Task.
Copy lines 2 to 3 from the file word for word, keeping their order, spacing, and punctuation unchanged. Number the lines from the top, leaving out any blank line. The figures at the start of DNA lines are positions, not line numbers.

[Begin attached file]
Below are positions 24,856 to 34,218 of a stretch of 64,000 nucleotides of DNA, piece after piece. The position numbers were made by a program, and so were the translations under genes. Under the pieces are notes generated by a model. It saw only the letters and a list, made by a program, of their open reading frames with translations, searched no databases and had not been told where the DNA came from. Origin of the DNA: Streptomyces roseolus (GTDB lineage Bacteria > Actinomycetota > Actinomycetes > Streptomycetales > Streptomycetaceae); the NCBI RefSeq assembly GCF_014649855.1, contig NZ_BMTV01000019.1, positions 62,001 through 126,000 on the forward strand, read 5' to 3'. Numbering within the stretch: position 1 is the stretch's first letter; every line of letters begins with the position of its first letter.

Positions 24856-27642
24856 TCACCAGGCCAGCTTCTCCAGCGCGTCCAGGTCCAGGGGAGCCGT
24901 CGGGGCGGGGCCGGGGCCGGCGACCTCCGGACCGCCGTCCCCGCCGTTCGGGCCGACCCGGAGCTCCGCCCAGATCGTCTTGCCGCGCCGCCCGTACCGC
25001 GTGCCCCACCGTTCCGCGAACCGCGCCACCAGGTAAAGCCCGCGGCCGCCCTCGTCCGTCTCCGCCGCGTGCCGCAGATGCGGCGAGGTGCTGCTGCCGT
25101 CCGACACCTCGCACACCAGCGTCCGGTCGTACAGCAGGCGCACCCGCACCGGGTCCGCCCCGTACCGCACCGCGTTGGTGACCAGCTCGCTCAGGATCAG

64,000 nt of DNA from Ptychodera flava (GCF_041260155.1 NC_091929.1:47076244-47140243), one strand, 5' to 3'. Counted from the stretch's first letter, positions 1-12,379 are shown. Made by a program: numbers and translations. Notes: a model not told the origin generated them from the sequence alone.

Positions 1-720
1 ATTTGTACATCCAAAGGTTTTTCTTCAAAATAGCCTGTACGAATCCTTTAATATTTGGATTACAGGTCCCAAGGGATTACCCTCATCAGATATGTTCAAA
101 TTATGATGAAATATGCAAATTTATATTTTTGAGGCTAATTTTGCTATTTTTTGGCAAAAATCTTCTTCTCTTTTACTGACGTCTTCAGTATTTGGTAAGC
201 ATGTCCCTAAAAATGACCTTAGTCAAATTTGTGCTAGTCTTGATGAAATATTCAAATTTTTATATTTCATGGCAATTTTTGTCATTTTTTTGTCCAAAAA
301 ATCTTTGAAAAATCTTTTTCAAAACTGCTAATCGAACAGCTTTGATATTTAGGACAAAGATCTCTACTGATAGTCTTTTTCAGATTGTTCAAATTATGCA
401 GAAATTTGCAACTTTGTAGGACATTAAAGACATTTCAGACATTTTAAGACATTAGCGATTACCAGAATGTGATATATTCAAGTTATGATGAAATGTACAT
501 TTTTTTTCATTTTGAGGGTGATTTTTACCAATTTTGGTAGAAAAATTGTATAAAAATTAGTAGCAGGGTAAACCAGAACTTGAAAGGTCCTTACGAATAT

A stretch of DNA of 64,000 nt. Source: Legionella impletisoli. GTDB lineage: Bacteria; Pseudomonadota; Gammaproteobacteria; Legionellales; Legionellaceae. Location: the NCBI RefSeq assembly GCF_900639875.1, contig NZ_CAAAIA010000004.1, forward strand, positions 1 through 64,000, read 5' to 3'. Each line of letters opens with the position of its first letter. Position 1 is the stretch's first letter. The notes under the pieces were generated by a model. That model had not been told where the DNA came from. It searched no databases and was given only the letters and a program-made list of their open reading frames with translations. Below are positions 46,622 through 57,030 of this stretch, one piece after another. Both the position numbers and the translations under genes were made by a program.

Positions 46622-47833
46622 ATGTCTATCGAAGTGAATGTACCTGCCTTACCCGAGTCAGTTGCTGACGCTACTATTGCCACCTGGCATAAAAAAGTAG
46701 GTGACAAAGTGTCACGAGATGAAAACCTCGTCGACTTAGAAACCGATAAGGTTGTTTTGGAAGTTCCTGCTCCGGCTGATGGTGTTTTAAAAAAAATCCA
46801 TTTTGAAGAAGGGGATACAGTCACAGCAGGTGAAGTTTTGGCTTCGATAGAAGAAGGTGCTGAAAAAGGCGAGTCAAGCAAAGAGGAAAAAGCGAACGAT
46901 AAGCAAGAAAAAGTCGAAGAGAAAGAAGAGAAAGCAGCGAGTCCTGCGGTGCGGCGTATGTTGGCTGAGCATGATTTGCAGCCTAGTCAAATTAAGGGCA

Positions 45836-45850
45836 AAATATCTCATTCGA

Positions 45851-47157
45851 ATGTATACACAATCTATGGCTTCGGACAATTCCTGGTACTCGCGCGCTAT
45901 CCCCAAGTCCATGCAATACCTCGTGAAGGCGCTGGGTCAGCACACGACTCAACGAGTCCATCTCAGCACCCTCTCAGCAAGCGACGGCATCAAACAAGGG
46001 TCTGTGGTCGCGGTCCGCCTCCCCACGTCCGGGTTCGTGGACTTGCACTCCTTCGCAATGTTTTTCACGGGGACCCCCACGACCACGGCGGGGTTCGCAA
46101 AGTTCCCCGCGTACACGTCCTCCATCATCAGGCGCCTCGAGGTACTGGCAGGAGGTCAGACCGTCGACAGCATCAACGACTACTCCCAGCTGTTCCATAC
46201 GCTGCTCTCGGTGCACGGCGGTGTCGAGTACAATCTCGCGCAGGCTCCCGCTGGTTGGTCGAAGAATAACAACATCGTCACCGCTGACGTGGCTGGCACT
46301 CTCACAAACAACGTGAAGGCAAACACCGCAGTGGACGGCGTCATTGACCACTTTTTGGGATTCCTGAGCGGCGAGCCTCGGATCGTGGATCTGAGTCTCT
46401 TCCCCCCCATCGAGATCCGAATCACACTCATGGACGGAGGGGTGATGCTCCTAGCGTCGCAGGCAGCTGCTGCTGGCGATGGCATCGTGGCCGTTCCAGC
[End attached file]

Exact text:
Positions 24856-27642
24856 TCACCAGGCCAGCTTCTCCAGCGCGTCCAGGTCCAGGGGAGCCGT